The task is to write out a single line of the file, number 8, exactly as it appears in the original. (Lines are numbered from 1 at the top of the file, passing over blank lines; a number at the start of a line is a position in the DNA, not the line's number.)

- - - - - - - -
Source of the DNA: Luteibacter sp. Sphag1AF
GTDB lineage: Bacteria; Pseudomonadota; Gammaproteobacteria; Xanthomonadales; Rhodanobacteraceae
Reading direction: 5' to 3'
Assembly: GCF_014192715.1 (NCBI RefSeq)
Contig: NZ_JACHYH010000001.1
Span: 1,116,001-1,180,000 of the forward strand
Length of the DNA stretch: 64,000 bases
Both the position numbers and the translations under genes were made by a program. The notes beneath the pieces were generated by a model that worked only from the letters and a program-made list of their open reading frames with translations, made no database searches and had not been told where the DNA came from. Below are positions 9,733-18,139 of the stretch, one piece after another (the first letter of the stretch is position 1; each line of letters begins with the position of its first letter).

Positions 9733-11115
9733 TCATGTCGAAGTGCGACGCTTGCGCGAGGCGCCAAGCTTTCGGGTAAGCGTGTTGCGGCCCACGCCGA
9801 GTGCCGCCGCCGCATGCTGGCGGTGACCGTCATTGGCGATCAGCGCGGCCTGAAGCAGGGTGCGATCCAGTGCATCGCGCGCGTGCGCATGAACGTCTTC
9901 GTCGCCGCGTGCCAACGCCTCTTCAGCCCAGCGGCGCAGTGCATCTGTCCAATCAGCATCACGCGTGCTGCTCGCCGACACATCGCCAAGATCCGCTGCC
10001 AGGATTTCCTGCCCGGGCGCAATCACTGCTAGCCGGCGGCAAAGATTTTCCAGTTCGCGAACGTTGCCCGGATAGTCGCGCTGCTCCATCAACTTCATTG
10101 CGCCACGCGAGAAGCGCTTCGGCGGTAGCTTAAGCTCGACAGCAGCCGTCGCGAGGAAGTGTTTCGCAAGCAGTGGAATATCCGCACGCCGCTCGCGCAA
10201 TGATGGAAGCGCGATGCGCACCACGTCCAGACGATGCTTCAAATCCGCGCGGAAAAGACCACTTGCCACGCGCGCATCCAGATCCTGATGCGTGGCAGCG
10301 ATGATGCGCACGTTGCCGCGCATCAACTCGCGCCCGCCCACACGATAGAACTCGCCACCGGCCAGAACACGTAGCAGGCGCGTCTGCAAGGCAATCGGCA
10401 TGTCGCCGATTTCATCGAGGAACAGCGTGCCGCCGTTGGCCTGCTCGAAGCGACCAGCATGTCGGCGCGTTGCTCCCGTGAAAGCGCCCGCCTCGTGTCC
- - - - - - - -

Both the position numbers and the translations under genes were made by a program. The notes beneath the pieces were generated by a model that worked only from the letters and a program-made list of their open reading frames with translations, made no database searches and had not been told where the DNA came from. Below are positions 9,733-18,139 of the stretch, one piece after another (the first letter of the stretch is position 1; each line of letters begins with the position of its first letter).